Beer News

Beer Trends: Restaurant Exclusive Brews

Never worry about what to pair with dinner again

Pairing beer with food is nothing new, but in the last year or so there’s an increased importance on restaurant and brewery collaborations, leading to exclusive taps being poured at specific restaurants or collaborations that you may not have even seen coming.

In an effort to continually stand out from the competition, restaurants have started turning to craft beer. What started as designing a killer tap or bottle menu has now evolved into collaborations with breweries with similar brand vibes.

Take for example the recent collaboration with Juke Chicken and Strange Fellows Brewing. For their special “Bawktobeerfest” menu, not only did Juke create a limited time menu comprised of schnitzel ‘double down’ sandwiches and Juke-brats sausages, they designed a Jukefest Lager, a German style Festbier that was created with heavy malts to compliment the menu.

Jukefest Lager.png

It’s a trend that makes a lot of sense. Restaurants spend countless hours putting together a beer, cocktail and wine program that compliments their food offerings, so going direct to the source to produce a beer that doesn’t need to conform but perfectly pairs is the next evolution.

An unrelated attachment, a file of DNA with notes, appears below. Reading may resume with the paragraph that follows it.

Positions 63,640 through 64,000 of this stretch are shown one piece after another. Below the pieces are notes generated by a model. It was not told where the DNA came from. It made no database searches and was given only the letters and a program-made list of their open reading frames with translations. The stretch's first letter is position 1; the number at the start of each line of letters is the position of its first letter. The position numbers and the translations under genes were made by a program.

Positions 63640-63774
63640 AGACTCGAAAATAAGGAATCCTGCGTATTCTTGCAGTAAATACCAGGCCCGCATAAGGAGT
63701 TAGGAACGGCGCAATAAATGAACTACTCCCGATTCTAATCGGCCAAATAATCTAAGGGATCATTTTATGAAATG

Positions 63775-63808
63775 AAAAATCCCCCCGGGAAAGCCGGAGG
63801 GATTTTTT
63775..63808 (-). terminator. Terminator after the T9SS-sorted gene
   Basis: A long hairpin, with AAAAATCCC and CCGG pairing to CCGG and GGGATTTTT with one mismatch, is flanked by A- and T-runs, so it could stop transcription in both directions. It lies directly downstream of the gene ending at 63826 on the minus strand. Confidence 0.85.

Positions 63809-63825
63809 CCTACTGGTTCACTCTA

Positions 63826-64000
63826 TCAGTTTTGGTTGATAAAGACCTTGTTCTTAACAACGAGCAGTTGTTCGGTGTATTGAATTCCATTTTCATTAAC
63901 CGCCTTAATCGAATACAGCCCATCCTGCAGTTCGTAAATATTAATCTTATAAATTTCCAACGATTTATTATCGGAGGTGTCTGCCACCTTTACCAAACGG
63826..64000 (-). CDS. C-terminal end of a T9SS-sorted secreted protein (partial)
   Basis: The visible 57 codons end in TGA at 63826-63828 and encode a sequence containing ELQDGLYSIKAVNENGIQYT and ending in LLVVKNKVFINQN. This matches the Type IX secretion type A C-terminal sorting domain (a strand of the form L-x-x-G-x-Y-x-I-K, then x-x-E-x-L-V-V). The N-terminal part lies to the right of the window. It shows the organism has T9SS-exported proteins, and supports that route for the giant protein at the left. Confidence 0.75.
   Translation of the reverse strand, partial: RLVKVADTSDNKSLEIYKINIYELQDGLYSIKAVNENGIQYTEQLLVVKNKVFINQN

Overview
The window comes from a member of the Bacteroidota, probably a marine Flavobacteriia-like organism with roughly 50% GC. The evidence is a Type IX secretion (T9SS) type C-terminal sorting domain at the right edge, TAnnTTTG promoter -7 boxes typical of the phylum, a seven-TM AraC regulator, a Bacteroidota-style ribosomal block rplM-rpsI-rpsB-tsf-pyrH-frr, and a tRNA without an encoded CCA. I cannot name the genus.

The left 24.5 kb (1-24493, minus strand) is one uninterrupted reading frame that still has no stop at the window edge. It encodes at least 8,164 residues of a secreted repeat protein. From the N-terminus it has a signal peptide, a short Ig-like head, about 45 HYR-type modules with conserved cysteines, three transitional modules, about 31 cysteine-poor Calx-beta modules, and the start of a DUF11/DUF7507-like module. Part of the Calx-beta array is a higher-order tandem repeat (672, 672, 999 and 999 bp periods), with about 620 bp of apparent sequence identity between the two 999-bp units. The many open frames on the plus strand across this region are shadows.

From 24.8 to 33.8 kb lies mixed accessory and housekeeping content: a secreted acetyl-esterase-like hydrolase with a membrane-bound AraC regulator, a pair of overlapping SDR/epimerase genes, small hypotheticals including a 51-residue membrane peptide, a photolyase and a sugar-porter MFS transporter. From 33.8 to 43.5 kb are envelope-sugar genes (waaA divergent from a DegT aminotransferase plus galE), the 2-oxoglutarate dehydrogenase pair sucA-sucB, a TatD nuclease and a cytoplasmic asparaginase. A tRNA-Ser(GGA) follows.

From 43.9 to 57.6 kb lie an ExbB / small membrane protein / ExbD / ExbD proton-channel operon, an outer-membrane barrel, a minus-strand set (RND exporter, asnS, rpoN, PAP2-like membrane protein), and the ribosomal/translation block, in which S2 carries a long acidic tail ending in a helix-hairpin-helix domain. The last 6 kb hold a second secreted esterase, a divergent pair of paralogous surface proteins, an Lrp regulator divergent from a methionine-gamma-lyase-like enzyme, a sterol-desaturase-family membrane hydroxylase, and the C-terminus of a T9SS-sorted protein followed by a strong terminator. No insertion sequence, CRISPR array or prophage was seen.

The owners of Tacofino have been strong advocates of this concept for a while. For years now they’ve worked with local breweries to bring something unique to diners. Whether it was the 33 acres, beer and taco dinner series or the Diablo Cookie Porter they created with Superflux, Tacofino has been looking for creative ways to integrate craft beer and dining.

Diablo cookie porter.png

Most recently, Tacofino worked with East Van brewing to create a special menu which incorporated their Humble Hive Brown Ale and a special honey braised pork taco. They are just announced a new collaboration beer with Strathcona Beer Co, a lager called “Mexican Street Lager”.

Mexican Street Lager.jpg

Financially this makes sense for both parties. The restaurant gets to offer something exclusive to their patrons, while the brewery not only gets a guaranteed sale but also potentially tap into a new demographic that may not have had their beers before, thereby instilling some brand recognition and loyalty.

It ends up being a win for consumers as well. Rather than struggling to understand what beer might go best with their meal, drinkers have a specifically designed drink to enhance their dining experience.

Overall, this is a trend we expect to see continue to gain momentum in the market, and something we can fully get behind.

 

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